Lumpy and Stupid Visit the Country, Part 2

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I remember once long ago asking my father what part of Korea he was from. He told me and then added, “There’s absolutely no reason why you would have ever heard of it.” On Tuesday we drove two and a half hours south of Seoul to Yesan-gun in South Chungcheong Province to visit my father’s last living sibling. As we were driving there I looked it up on wikipedia and found that in 2009, it earned the designation of a “‘slow city,’ one in which traditional cultures and communities are preserved.” Its most famous native son is the resistance fighter Yoon Bong-Gil. In 1932 during the Japanese Occupation, he carried out a bombing in Shanghai which killed a Japanese general and a Chancellor. Left seriously wounded were an army commander, the Japanese Consul-General, and a special envoy. As we got closer, the view out the window was mostly muddy rice paddies and greenhouses. In the midst of this agricultural landscape, it was quite a startling sight to see the monolithic memorial in Yoon Bong-Gil’s honor decorated with what looked like a million Korean flags.

We pulled into a narrow alley and came to a stop here:

This is a newer house that was built in the place of the old hanok, where my father lived as a child. It is now occupied by the widow of one of his older brothers, the second woman to the left:

My father’s brother (furthest to the right) and his wife (furthest to the left) drove the short distance from their own house to meet us there.

I was delighted when my aunt brought out an ancient-looking photo album. We have very few photos of my father, and none of him as a child. I had never seen this photo before:

My dad is not in this photo, but pictured are a lot of my aunts and uncles. My grandmother is in the center, fifth from the left.

Here’s one of just my grandmother. My dad has always said I look like her:

What do you think?

We admired the garden and the cats in the courtyard before heading to lunch. The calico’s name is “Nabi,” or Butterfly – a generic cat name in Korea. I wish I knew what the other kitty’s name is…My mom says it was probably also Nabi!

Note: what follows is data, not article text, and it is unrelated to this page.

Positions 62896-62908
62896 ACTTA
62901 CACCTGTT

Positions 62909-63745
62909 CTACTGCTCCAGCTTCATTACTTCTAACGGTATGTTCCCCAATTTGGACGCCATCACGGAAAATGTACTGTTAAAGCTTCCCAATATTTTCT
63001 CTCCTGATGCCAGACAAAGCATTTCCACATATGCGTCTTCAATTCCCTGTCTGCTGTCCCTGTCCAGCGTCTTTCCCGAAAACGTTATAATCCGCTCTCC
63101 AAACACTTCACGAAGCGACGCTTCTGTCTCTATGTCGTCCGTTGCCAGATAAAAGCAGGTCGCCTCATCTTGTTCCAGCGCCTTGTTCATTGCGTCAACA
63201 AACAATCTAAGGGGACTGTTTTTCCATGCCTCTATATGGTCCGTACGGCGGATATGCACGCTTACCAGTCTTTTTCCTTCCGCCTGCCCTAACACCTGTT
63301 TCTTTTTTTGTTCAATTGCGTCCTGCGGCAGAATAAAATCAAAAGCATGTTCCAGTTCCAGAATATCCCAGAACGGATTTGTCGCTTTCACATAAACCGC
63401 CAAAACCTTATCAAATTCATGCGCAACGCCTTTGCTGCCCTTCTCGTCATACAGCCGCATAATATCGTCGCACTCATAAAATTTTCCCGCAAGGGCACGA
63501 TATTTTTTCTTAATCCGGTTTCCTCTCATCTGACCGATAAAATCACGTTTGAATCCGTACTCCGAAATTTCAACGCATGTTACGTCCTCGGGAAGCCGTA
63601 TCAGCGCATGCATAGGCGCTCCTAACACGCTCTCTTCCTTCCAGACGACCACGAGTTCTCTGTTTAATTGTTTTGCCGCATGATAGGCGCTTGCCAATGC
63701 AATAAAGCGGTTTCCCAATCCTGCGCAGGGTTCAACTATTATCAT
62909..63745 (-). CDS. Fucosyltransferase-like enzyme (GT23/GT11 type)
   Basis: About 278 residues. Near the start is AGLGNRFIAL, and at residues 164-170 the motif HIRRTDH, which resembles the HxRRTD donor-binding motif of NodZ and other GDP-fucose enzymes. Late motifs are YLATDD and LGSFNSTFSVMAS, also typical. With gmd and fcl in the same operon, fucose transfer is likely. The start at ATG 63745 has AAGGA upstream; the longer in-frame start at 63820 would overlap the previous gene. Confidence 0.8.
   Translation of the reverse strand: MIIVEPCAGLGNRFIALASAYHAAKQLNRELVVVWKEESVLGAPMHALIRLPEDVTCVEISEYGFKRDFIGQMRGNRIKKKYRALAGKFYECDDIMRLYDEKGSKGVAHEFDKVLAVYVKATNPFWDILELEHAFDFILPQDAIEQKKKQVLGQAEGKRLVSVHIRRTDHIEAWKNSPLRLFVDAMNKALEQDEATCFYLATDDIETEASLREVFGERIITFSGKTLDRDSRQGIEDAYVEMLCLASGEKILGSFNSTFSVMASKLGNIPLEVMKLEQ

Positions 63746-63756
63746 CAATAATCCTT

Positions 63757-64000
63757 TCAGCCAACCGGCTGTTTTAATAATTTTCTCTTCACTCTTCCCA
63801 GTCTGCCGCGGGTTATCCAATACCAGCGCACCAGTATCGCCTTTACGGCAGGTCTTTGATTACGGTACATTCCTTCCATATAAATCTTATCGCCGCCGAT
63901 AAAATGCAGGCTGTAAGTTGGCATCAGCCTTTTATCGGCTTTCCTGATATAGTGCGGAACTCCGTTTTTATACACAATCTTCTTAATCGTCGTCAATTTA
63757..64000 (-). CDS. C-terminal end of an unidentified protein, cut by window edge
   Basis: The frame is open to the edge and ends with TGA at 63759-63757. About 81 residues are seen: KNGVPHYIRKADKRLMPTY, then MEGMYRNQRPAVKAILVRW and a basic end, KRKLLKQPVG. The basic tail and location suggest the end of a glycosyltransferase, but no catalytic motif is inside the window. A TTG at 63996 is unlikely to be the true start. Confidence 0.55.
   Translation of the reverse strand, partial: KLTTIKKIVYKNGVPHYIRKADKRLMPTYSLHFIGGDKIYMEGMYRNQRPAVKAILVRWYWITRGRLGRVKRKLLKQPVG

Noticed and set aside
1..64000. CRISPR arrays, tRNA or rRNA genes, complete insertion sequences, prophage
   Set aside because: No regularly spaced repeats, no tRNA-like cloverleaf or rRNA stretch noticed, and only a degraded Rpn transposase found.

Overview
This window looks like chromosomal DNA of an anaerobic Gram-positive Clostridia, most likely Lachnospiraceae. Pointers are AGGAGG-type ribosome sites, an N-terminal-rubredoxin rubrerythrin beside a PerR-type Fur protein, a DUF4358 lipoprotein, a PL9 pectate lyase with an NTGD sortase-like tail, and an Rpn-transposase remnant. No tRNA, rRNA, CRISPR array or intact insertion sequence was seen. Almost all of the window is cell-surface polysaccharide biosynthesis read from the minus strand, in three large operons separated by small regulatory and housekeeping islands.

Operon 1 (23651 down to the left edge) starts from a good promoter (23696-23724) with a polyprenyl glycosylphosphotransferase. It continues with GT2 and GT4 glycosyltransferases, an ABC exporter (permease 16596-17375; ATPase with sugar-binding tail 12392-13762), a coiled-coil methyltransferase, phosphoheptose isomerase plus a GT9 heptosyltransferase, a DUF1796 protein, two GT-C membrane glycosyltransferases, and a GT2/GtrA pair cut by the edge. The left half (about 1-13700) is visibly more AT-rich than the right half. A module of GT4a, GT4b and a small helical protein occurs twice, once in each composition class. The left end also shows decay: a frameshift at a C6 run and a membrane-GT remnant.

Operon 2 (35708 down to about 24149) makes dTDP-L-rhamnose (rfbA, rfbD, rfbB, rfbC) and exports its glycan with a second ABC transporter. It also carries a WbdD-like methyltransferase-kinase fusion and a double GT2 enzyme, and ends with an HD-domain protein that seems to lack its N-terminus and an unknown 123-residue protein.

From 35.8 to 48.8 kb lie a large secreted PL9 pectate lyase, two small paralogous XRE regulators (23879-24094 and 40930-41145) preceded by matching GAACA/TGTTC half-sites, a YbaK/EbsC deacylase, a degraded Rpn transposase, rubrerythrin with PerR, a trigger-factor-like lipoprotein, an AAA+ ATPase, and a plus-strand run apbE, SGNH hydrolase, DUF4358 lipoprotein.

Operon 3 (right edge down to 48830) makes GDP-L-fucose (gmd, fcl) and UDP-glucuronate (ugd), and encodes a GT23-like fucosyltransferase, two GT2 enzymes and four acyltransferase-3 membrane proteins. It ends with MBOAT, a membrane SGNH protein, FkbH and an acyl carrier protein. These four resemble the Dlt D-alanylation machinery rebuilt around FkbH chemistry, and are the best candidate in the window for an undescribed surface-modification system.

The county’s other claim to fame is Sudeoksa, a Buddhist temple, which has been designated a National Treasure. We drove there for lunch along with busloads of tourists who had the same idea:

A pama (perm) and a bright colored jacket – the official uniform for tourism.

We took a few photos:

and then went to my uncle’s house:

Unfortunately, I couldn’t get a picture of the whole house, which is perched on supports with the entryway on the second floor.

This is the view from the front entrance:

Inside the house we were thrilled to find:

25 day old poodle puppies!

and a sweet Yorkie.

Both dogs immediately took to my dad, who has always been a dog-lover. Now I’m thinking it’s genetic…

After letting the mother poodle finish up his yogurt…

…my uncle kept hand feeding her and the Yorkie something else. He would crunch something in his own mouth and then spit it into his own hand to feed both of the dogs in turn. I was dying to know what it was. Later my dad told me it was candy.

After hugs and farewells, we headed back to Seoul with a stop for dinner:

…where this:

became this:

One response »

  1. Pingback: Past, Present, & Future Tense | o wonderful, wonderful

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